Imam Imraan Husain is the leader of the Gold Coast Mosque at Arundel, Australia, where around 1,200 Muslims attend the congregational prayer weekly. Previously, he was the Imam at Nurul Islam Masjid Johannesburg, South Africa for 12 years, taught at Darul Ulum Mu’eenul Banaat (an academy for Muslim girls in South Africa) for 6 years, and taught Arabic and Islamic Studies at LMS Lenasia for 6 years.
After moving to Australia, he taught Arabic and Islamic Studies at AIC Perth Australia for 7 years and is now an Imam at Gold Coast Masjid since the year 2005. His love for Australia and determination to show the people in his country what Muslims are really like led him to lead by example on the soccer field.
Salaam alaikum, Imam Imraan, it’s a pleasure to meet you. Many people who want to be more involved in their local sports teams usually have time, health, age, or work as excuses to hold them back. As a 57-year-old leader of a large mosque, you have proved such excuses invalid. You even ran the 10km Gold Coast Marathon while fasting during the month of Ramadan. What drives you to get out on the soccer field and track despite being very busy with your duties as an Imam?
Where there’s a will there’s a way. Having a balanced life is necessary as Islam has encouraged us not to go to extremes in any of our affairs. Maintaining a healthy diet and exercising regularly is important; knowing what to eat, when to eat, and how much, are all part of healthy living.
It can be difficult sometimes to include my passion for sports in my hectic daily schedule, but it’s important to make the time for it. The Australian climate, the built sporting facilities, and pedestrianized areas make it easy to engage in sport. It’s also an opportunity for me as an imam to interact with the local community in an accessible and friendly way. In all aspects of life, the ability to meet goals is possible provided one has the zeal and energy to achieve them.
What does an Imam of a mosque do as part of his job? Have you shouldered any additional responsibilities in your local community?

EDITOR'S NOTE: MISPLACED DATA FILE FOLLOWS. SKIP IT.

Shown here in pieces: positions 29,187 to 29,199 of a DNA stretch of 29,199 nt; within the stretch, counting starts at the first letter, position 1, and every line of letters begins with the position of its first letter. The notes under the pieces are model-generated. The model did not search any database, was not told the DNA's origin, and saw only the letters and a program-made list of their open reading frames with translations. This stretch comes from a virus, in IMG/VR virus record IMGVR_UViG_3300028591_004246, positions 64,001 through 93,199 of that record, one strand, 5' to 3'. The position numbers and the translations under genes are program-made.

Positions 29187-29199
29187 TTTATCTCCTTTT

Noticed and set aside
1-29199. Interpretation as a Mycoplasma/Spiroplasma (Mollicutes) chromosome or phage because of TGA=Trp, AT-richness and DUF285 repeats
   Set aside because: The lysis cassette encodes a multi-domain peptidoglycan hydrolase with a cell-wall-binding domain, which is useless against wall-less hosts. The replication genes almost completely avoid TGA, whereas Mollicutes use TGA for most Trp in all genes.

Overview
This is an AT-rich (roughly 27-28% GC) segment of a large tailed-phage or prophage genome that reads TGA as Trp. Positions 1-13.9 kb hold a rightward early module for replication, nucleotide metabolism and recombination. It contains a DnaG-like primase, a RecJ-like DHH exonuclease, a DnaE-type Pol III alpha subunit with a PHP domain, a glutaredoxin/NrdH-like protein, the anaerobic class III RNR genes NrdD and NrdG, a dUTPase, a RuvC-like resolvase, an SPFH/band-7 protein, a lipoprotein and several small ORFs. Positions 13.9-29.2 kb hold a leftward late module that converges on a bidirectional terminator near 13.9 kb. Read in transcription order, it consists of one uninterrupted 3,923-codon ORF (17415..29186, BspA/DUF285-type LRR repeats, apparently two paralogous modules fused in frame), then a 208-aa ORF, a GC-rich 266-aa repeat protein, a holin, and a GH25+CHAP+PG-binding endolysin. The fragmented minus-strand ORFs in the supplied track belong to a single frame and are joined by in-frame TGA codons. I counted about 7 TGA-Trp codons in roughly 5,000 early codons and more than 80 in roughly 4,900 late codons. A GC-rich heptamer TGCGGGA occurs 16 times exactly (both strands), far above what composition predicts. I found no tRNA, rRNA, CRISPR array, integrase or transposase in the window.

Being an Imam can be challenging as it’s not only leading the 5 daily prayers and giving sermons as many people assume, but there is a whole host of other duties and responsibilities, especially for imams in Western countries. People in Muslim communities often look up to their imams because they regard them as figures of authority and sources of religious knowledge.
I carry out educational programs for children and adults, visit schools and organisations, provide support and help for converts, visit the sick, fulfill the passages of rites for birth, marriage, and death, resolve marriage disputes, speak at functions, perform Islamic and civil marriages, and so much more.
Other additional responsibilities in the community include taking part in Australia Clean Up Day, working at the local hospital as a spiritual carer, working as a Justice of Peace at the court, volunteering at sporting events – especially soccer carnivals, and answering questions about Islam that people may ask me via email or phone.
The community’s expectations of an Imam is that he is on duty 24/7. Therefore, I plan my time and set up appointments and also delegate work so I am able to accommodate my sporting passion.
Have you been successful in reaching out to the younger generation? How does participating in sports help with that?
I have been able to engage with the youth primarily as a teacher and mentor in madrasah (Islamic classes). An interactive, fun community and madrasah is an investment for the future. Without it, one risks the wellbeing and positive Islamic identity of the future generations in the West and the rest of the world.
Over the years, I have been working to achieve that goal in various ways insha’Allah. For example, we use interactive videos and activities that give young people opportunities to express themselves and channel their creativity in expressing the beauty of Islam. This may be done through prayer, nasheeds (Islamic songs), creative projects/performances, and conversations that address real-life challenges young people face (such as being confident in being Muslim at the same time as being able to engage in wider Australian society in terms of excelling at education, sports, healthy living, and having halal and productive relationships with family, friends, and the wider community).
Sports activities such as soccer are great non-formal ways of connecting with young people about their concerns and aspirations. It teaches the youth confidence, trust, dedication, and teamwork. These are important life skills and are critical to helping young Muslims achieve balance in matters of deen and dunya (religion and the practical world).
Why do you encourage Muslims to be actively involved in their communities? How do you think this would help promote harmony among Muslims and non-Muslims?
A dialogue between communities and interacting with one another helps break down myths and creates understanding. It is always good to be open-minded and honest. Apart from the indigenous people of Australia, we are all migrants and share this land. Being isolated is harmful, as it leads to distrust from both sides. Australians are friendly people and being connected with them creates a more beautiful world to live in.
I love to start a conversation with everyone I come into contact with and just feel happy as they can feel that we Muslims are no threat, but a blessing. Our Lord instructs us to love and care for humanity, so we need to display this in practice and not just speech.